Take Notice of These 5 Marketing Tools & Features on LinkedIn

Whether your goal is building brand awareness, generating leads, or boosting conversions, these five fundamental functionalities can provide a big assist if you aren't taking advantage of them already.

#1: Robust (and Now Simplified) Audience Targeting

LinkedIn recently overhauled its Campaign Manager tool (the interface through which marketers build, manage, and measure ads) around an objective-based advertising framework. The basic purpose of this initiative was to make it easier for users to align every element of their campaigns with the overarching objective. One of the slickest improvements to come out of this is the audience setup experience, which is now simpler and more intuitive.

From a B2B marketing perspective, the depth of available professional targeting parameters is by far LinkedIn’s biggest relative advantage compared to other social platforms. Nowhere else can you accurately filter audiences based on facets such as Job Title and Job Seniority. This provides unparalleled ability to reach decision makers and purchase influencers directly.

The revamped interface makes it quicker and more straightforward to select a qualified audience in line with your campaign goals.

[embed]https://youtu.be/AAx60JxxWFg[/embed]

#2: Revamped LinkedIn Analytics

The latest Social Media Marketing Industry Report via Social Media Examiner found more than half of respondents (54%) either uncertain or disagreeing that they are “able to measure the return on investment (ROI) for my organic social media activities.”

This is another area of Campaign Manager that LinkedIn recently spruced up. Given that advertising on this platform tends to be more expensive than other social networks, it’s especially important to ensure you’re getting return on that spend. The new reporting experience makes it easier to see results at a glance, and make optimization tweaks on the fly.

The underlying appeal of LinkedIn’s targeting facets also applies to its reporting mechanism; you can get an aggregated look at who is viewing and engaging with your content (i.e., which companies, which job titles, which experience levels). These insights can help you align your LinkedIn strategy and even your content marketing strategy more generally.

#3: Content Suggestions

Can’t figure out what to share on social media? That’s a common enough challenge. The Content Suggestions tab, found on the top nav bar within LinkedIn Page admin center, offers ample inspiration. It serves up a list of third-party articles your defined audience is engaging with — essentially a readily available stream of targeted, trending content.

Not only does this make it easy for marketers and social media managers to find share-worthy content that’s more likely to resonate with their followings, but it can also fuel employee advocacy efforts.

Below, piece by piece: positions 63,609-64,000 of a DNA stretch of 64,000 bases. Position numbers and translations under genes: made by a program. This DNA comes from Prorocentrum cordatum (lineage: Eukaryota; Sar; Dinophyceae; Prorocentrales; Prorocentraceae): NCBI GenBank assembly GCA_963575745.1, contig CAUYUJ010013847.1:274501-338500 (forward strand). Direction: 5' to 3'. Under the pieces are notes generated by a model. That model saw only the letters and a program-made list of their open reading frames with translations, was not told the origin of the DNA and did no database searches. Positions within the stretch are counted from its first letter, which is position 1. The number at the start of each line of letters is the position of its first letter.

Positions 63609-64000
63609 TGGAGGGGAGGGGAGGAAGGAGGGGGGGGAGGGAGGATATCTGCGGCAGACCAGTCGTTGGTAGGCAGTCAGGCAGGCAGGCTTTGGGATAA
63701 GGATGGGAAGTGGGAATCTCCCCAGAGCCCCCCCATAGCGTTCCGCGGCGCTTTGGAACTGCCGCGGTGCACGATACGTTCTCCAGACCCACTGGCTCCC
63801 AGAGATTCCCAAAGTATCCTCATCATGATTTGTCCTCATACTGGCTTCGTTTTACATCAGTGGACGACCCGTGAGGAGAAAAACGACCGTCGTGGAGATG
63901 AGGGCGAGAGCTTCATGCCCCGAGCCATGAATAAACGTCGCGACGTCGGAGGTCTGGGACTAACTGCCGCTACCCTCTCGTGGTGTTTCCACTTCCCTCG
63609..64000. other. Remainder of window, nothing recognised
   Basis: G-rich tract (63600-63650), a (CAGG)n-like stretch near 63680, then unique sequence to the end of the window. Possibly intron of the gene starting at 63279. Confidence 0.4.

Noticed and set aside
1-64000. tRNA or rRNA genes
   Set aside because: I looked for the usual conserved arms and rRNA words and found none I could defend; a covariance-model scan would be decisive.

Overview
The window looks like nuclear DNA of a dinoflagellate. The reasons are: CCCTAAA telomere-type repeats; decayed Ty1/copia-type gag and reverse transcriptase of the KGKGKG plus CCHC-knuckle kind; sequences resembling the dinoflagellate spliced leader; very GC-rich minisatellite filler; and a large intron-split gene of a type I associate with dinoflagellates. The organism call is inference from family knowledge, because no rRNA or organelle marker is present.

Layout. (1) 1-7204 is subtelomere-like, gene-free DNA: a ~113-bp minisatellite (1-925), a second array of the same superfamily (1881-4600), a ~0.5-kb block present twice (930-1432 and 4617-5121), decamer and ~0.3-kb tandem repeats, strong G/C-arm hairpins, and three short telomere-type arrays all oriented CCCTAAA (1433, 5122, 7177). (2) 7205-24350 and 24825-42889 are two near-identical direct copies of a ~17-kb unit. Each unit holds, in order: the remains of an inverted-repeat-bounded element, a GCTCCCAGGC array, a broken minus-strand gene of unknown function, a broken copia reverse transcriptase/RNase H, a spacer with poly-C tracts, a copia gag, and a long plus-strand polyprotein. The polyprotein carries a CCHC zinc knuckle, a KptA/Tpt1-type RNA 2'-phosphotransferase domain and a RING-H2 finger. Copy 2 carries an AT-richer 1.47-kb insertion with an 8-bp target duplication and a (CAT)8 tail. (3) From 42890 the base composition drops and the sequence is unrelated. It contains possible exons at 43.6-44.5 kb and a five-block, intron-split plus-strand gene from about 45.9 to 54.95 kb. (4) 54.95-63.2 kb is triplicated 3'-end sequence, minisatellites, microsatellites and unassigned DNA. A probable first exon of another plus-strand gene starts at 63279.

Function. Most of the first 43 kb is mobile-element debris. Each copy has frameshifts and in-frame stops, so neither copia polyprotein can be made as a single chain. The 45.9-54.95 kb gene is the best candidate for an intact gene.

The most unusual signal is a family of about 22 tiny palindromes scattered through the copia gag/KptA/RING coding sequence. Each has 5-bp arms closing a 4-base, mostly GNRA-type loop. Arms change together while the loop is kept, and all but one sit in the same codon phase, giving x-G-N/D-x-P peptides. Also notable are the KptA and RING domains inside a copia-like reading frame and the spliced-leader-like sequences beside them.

#4: Website Retargeting

Retargeting is a popular digital marketing tactic, which involves serving ads to people who’ve already encountered your brand. The element of familiarity, plus a concrete demonstration of past interest, tends to drive considerably higher clicks and conversions than standard ads.  

Through its Matched Audiences feature, LinkedIn allows you to place a pixel on your company’s website, then serve ads to people who’ve visited it before, while they’re on LinkedIn. It’s a great way to follow up with someone in a different context. One especially savvy approach is to create customized retargeting creative based on the specific section of your site a person visited (i.e., upper-funnel messaging for someone who went to your “About” page, and lower-funnel for someone who checked out a solution page.)

[embed]https://youtu.be/SgXlOH-1pPk[/embed]

#5: Lead Gen Forms

This might be my favorite marketing tool on LinkedIn, and it definitely seems like one that more B2B brands could be utilizing. Lead Gen Forms are leveraged in combination with various types of ads, enabling your company to collect valuable contact info (and additional data about a prospect) from an individual who downloads something of value with minimal friction.

Unlike most gated-asset forms, which require a user to tediously fill out multiple fields, Lead Gen Forms automatically populate based on the member’s LinkedIn profile data. As such, it takes only a couple of seconds to get through the process. Because you’re attaining a more comprehensive snapshot of people who download, you can better qualify them as leads in comparison with other form-fills that often procure only a name, phone number, and email.

[embed]https://www.youtube.com/watch?v=34Xe1E59N6A&feature=youtu.be[/embed]

Step Up Your LinkedIn Marketing Game

LinkedIn can be one of the most valuable components of a holistic B2B marketing strategy. As mentioned earlier, there’s no denying it’s a pricier place to play than most other social networks, but you’re also paying for access to a higher-quality audience. Using the five features above can help you understand, segment, reach, and engage this audience efficiently while closely tracking the impact of your efforts.

Another underutilized tool on LinkedIn is video, which has been a key focus for the platform recently. Learn about all the metrics and specs for video on LinkedIn, as well as every other major social network!

*Disclosure: LinkedIn is a TopRank Marketing client.

The post Social Media Secrets: 5 Under-the-Radar LinkedIn Features for Marketers appeared first on Online Marketing Blog - TopRank®.